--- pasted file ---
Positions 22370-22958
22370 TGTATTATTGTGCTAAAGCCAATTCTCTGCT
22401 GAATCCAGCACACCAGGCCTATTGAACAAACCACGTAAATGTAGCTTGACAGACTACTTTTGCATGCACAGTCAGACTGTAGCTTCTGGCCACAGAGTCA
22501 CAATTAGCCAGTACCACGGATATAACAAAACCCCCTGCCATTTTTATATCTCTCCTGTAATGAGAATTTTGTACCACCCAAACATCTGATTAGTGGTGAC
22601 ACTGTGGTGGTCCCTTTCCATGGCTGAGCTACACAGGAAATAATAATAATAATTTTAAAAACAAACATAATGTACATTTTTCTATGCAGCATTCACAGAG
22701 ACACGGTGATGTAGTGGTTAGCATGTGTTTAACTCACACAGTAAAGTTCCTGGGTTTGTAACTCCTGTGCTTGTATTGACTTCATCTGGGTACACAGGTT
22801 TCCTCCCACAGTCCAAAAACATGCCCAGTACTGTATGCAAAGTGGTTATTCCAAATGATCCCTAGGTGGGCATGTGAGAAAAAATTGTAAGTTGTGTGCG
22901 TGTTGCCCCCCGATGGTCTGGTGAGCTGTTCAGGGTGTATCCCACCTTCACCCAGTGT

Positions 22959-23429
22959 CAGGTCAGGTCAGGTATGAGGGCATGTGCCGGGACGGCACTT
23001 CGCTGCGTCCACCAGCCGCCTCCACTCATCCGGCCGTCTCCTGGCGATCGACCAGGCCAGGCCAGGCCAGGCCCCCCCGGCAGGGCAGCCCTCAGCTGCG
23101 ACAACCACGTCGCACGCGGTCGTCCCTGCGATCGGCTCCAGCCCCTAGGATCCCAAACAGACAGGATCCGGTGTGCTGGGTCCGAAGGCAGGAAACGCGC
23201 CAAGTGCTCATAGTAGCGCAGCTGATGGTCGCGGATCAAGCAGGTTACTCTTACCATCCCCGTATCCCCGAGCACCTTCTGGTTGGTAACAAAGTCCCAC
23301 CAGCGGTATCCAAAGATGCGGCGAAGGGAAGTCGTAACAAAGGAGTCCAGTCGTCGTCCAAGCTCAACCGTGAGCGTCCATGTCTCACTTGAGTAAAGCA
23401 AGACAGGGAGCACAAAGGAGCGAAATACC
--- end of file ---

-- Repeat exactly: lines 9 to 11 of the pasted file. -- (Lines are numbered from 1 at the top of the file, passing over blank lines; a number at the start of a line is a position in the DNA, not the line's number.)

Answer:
Positions 22959-23429
22959 CAGGTCAGGTCAGGTATGAGGGCATGTGCCGGGACGGCACTT
23001 CGCTGCGTCCACCAGCCGCCTCCACTCATCCGGCCGTCTCCTGGCGATCGACCAGGCCAGGCCAGGCCAGGCCCCCCCGGCAGGGCAGCCCTCAGCTGCG